The United Nations Commission on International Trade Law (UNCITRAL) is the core legal body of the United Nations system in the field of international trade law. UNCITRAL, a subsidiary body of the UNGA was established in 1966 with the general mandate to further the progressive harmonization and unification of the law of international trade. UNCITRAL has since prepared a wide range of conventions, model laws and other instruments dealing with the substantive law that governs trade transactions or other aspects of business law, which have an impact on international trade.
The Commission carries out its work at annual sessions, which are held in alternate years at United Nations Headquarters in New York and at the Vienna International Centre at Vienna. UNCITRAL Working Groups undertake the substantive preparatory work on topics on UNCITRAL's work programme. Membership of working groups currently includes all States members of UNCITRAL.
Working Group I - Micro, Small and Medium-sized Enterprises
Working Group II - Arbitration and Conciliation / Dispute Settlement
Working Group III - Investor-State Dispute Settlement Reform
Working Group IV - Electronic Commerce
Working Group V - Insolvency Law
Working Group VI - Judicial Sale of Ships
Each working group of the Commission typically holds one or two sessions a year, depending on the subject matter to be covered. These sessions also alternate between New York and Vienna. The Secretariat of UNCITRAL is the International Trade Law Branch of the Office of Legal Affairs of the United Nations.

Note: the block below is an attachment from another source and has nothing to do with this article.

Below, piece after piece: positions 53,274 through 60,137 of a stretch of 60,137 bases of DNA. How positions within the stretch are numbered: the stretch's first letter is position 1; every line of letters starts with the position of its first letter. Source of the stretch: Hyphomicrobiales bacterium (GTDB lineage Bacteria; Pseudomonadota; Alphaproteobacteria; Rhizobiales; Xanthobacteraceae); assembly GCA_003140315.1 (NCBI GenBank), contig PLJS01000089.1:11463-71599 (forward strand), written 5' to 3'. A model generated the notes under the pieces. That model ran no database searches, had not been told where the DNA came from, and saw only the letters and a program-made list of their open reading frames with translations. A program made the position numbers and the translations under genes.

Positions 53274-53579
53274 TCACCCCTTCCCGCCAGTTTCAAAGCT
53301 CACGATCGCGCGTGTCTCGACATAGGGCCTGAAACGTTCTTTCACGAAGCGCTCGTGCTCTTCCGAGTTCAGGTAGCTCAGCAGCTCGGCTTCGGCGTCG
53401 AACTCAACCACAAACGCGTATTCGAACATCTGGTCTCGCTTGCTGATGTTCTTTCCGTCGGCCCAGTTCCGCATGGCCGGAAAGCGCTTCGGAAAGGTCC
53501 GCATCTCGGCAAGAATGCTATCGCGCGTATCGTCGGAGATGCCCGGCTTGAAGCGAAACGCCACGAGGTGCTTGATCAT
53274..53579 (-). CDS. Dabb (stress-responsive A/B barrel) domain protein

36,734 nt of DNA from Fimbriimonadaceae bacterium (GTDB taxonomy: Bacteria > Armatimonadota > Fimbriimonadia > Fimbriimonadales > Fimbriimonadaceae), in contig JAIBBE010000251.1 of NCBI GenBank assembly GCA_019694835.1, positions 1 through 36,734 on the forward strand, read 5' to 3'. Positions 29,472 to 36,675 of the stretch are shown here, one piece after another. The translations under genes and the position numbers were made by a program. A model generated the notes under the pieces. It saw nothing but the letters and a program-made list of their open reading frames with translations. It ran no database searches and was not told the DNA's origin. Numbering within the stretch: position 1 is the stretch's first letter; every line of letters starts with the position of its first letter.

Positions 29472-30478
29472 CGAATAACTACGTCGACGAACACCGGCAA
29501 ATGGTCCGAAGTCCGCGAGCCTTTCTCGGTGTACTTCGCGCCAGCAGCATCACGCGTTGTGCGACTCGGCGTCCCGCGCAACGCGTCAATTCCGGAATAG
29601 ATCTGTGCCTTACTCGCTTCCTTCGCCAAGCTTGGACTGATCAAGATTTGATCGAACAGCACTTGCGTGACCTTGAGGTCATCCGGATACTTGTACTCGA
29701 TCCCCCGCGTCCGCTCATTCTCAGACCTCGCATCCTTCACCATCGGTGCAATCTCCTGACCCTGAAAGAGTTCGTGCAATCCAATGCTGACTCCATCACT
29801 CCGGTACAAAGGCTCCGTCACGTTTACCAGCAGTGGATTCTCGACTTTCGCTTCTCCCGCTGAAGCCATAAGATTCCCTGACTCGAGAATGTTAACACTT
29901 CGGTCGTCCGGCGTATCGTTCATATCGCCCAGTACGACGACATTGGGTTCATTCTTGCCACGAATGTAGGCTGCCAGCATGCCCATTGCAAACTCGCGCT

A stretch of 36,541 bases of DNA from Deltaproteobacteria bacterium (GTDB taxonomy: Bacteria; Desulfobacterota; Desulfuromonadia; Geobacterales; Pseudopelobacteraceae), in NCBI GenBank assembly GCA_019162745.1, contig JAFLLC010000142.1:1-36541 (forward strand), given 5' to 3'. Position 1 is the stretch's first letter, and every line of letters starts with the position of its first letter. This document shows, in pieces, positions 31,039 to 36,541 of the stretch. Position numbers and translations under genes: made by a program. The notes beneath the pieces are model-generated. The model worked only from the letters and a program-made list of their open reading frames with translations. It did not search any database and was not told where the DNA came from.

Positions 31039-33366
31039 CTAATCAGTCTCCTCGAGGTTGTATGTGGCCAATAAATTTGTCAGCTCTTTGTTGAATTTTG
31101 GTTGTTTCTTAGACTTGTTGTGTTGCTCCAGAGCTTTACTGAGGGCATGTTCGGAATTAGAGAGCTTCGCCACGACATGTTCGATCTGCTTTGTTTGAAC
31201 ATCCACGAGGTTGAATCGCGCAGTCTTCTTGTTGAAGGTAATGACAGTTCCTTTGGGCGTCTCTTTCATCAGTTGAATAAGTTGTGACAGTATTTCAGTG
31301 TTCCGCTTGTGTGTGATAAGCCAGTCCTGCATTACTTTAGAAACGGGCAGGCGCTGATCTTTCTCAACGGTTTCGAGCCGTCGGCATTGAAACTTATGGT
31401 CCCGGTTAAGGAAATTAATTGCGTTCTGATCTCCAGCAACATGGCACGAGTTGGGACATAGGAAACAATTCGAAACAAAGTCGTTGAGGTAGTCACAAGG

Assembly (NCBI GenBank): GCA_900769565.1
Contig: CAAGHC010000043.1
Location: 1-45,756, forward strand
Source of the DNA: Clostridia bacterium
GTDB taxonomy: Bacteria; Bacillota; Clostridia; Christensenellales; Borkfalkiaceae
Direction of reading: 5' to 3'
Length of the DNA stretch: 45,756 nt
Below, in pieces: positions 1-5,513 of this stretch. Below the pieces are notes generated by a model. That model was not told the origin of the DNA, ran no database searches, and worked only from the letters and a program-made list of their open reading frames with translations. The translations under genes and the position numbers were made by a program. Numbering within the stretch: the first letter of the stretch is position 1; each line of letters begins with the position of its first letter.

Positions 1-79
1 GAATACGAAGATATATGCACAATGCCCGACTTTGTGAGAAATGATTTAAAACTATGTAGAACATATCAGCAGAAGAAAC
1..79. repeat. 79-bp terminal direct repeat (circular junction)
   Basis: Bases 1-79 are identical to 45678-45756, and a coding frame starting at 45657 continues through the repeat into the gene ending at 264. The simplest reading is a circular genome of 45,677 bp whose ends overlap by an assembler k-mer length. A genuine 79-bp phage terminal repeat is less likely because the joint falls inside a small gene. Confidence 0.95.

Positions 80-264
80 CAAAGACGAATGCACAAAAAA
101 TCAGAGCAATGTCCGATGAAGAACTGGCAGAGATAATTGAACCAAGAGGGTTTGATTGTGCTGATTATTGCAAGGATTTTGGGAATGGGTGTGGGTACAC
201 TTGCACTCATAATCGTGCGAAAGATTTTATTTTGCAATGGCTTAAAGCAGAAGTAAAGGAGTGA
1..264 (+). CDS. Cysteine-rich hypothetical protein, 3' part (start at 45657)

In addition to Member States, all States that are not members of the Commission, as well as interested international organizations, are invited to attend sessions of the Commission and of its working groups as observers. Observers are permitted to participate in discussions at sessions of the Commission and its working groups to the same extent as members.
UNCITRAL was originally composed of 29 States; its membership was expanded in 1973 to 36 States. Today, the Commission is composed of 60 member States elected by the General Assembly. Membership is structured to ensure that the various geographic regions and the principal economic and legal systems of the world are represented. The 60 member States include 14 African States, 14 Asian States, 8 Eastern European States, 10 Latin American and Caribbean States and 14 Western European and other States. The General Assembly elects members for terms of six years; every three years the terms of half of the members expire. As a general rule, elections are held towards the end of the year before the year in which membership expires. India is currently a member of UNCITRAL with her current term due to expire in 2022.
For more information, please visit https://uncitral.un.org/